Blind Faith

Using outputs and proxy measures like employee engagement to judge the success of internal communication are a form of organisational ‘Blind Faith’. What should our measures of success really be?

What is the benchmark of successful internal communication in your organisation? Or, to put it another way, what are you judged on by others, particularly senior leaders and other stakeholder groups such as Human Resources (HR)?

For many internal communicators, I suspect that it will be the perceived busyness which is associated with how much output you and your team can create. Intranet posts, newsletters, events, videos, posters, manager briefings and the other day to day internal communications paraphernalia which we are all familiar with.

For some leaders and other stakeholders this is all they need to see to ‘know’ that internal communication is happening successfully within the organisation. The more elaborate and prolific the content, the more reassured they are that all is well, particularly if that content features them, their deeds, decisions and successes. The blissful ignorance of Blind Faith!

For some internal communicators this organisational blind faith can be reassuring and comforting, enabling them to avoid the inconveniences of being judged by harder measures, such as tangible outcomes and organisational impact. For others, it is deeply frustrating when they know that the copious outputs they are creating have no discernable purpose, objectives or impact and that their efforts (and the constant demands for more of it) are effectively just keeping them busy ‘sending out stuff’.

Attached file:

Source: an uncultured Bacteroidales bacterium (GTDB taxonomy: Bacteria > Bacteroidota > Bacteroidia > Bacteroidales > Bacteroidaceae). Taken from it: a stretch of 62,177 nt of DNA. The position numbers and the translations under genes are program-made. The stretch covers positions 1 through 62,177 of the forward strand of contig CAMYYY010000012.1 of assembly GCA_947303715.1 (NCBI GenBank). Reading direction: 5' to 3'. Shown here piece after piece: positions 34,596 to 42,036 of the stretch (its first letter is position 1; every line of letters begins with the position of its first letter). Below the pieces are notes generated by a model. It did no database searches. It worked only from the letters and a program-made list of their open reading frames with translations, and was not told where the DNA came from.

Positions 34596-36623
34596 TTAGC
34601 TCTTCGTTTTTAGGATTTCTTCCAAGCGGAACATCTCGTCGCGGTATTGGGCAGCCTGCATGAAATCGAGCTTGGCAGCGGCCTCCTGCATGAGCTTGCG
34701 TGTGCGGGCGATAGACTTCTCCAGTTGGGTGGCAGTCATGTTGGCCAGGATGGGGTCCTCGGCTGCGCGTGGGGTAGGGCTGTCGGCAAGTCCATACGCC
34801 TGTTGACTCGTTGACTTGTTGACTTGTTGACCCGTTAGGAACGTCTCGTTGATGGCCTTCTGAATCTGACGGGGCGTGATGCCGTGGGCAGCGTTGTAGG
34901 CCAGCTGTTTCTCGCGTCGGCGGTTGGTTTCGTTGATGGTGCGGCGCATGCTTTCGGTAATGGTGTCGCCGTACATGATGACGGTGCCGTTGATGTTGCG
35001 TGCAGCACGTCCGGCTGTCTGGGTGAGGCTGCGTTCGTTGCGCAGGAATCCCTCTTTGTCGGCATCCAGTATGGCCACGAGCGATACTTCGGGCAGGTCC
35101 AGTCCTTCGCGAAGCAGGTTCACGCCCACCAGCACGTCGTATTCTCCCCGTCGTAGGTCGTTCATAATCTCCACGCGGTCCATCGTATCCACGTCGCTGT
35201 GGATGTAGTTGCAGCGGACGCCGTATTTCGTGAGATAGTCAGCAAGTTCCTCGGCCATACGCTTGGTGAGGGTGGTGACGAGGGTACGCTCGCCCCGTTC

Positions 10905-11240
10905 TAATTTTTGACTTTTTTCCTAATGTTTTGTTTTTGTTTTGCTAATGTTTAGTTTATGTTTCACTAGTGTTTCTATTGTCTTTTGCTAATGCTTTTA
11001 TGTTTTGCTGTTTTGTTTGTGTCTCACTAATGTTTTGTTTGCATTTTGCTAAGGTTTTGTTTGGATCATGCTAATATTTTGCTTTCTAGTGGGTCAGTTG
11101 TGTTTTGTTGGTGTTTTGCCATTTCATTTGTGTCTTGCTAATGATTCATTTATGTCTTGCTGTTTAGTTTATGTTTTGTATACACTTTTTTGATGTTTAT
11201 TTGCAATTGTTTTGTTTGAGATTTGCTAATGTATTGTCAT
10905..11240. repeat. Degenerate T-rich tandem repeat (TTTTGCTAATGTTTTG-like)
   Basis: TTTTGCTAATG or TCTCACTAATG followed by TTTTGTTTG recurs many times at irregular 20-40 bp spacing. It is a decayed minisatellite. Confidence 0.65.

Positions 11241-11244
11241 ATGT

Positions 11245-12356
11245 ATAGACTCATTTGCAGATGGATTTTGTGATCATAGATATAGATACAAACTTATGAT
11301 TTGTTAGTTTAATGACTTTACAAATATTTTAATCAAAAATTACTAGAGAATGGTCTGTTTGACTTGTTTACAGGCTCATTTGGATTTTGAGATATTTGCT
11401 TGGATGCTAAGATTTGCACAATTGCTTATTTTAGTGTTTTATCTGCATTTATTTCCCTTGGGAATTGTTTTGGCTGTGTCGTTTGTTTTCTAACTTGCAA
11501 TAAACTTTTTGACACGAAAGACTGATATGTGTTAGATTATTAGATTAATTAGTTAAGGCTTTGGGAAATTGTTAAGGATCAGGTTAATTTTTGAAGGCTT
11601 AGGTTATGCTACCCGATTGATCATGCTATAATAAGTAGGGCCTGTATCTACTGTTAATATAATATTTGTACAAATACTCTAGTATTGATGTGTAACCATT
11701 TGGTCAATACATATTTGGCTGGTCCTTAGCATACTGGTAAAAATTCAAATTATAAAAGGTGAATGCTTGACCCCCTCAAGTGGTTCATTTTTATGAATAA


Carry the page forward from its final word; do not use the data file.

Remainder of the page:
For this latter group, the question should probably be ‘what do you want your success to be measured by then, instead?’ swiftly followed by another question ‘how do you get your leaders and stakeholders interested in accepting that alternative as the defining yard stick for measuring IC success, or the lack of it?’

What measures should we track then?

Now measurement has for a long time been the nemesis of the internal communicator. A mysterious dark art which some of us aren’t naturally very good at. After all we’re more comfortable with words not numbers, right?

That can lead us to turn to other metrics which organisations habitually track, as our own measures of success. For example, levels of employee engagement, staff satisfaction or internal net promoter scores.

With this in mind, a few weeks ago I asked other internal communicators what they thought we should be really tracking and monitoring in internal communications.

Now, the people who voted for Employee Happiness or Staff Satisfaction should immediately go and sit on the internal communications naughty step! As organisational communicators we are not in the business of making employees ‘happy’ or ‘satisfied’. It is perfectly possible for employees to be unhappy or dissatisfied at work and still do a decent job. They just need to be informed and listened to, to do that. In addition, happiness or satisfaction are subjective concepts which I would argue are entirely immeasurable in an empirical sense.

Lecture over.

So, what about the others, Employee Experience and the top scoring Employee Engagement? For these two, I’m going to be slightly controversial and say….

……neither of them.

Or, perhaps more accurately, neither of them on their own.

Another form of organisational Blind Faith